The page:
A giant, swimming, and venomous centipede has been discovered in Thailand.
Entomologist George Beccaloni said he discovered the waterborne centipede—part of the “Scolopendra” species group of giant centipedes that can grow to nearly 8 inches long—in 2001 during his Thai honeymoon, but it was only recently fully described in the online journal ZooKeys.
“Wherever I go in the world, I always turn over rocks beside streams, and that’s where I found this centipede, which was quite a surprise,” Beccaloni was quoted by National Geographic as saying.
“It was pretty horrific-looking: very big with long legs and a horrible dark, greenish-black color,” he elaborated.
When the centipede was spotted, it bolted into a nearby stream, running along the bottom before concealing itself under a rock, he said. Beccaloni captured the centipede and placed it in a container of water. It then swam to the bottom of the container like an eel, he noted. When he removed it from the container, he noticed “the water rolled off its body, leaving it totally dry.”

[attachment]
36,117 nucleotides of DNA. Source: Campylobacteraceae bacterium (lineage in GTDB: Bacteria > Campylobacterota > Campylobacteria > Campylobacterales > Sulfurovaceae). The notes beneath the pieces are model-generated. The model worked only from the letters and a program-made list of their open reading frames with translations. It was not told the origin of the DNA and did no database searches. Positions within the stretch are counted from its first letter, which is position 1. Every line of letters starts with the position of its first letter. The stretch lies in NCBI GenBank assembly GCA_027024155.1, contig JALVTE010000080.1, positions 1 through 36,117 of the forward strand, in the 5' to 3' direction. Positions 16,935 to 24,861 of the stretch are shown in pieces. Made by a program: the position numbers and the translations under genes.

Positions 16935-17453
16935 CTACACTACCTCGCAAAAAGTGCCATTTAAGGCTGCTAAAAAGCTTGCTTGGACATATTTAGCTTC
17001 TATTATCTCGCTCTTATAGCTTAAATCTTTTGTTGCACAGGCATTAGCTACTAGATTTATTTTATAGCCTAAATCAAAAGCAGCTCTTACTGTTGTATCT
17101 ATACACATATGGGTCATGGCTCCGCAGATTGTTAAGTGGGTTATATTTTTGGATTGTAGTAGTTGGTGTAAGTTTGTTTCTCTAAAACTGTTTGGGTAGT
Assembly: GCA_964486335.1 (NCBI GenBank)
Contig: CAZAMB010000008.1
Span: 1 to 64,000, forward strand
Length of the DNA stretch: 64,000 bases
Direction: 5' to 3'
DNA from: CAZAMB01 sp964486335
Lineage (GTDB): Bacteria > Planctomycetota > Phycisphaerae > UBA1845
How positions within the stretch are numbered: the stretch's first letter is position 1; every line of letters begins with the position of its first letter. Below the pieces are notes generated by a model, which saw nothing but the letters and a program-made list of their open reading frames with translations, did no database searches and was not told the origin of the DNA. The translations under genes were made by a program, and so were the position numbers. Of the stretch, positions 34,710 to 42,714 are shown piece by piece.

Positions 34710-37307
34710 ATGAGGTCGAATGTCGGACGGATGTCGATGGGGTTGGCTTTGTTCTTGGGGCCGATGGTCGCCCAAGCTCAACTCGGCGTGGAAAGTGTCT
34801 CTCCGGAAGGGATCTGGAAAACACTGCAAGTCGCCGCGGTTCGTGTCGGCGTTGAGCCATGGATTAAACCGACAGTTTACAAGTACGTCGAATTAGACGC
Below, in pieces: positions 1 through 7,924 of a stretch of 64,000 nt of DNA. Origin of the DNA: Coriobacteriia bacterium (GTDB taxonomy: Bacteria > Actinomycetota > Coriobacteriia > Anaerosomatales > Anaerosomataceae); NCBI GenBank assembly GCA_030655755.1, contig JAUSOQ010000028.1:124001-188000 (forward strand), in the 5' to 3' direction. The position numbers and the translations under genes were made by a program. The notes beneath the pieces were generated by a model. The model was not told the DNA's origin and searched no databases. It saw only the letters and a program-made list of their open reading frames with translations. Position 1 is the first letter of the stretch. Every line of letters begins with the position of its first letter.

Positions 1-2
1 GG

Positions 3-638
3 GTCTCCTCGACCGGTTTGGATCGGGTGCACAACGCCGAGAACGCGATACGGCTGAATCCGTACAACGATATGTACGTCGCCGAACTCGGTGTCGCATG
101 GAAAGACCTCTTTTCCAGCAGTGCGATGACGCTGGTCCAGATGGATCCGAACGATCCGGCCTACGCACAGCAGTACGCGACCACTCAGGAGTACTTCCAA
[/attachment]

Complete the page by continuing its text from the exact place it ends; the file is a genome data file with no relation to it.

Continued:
He brought the centipede to the Natural History Museum in London, but an expert was skeptical, as Scolopendra are a dry-habitat species, and there were no known species of amphibious centipede. The specimen then sat in the museum’s collection for years, according to National Geographic.
“I would bet this species goes into the water at night to hunt aquatic or amphibious invertebrates,” Beccaloni said.
The centipede has a painful bite as well. “All large Scolopendra can deliver a painful bite, the ‘fang’ of the venom-delivery system being able to pierce our skin,” Beccaloni’s colleague, Gregory Edgecombe, told the publication.
His colleagues found two more centipedes in Laos, and DNA testing was carried out to confirm it was a new species of centipede, according to ZooKeys.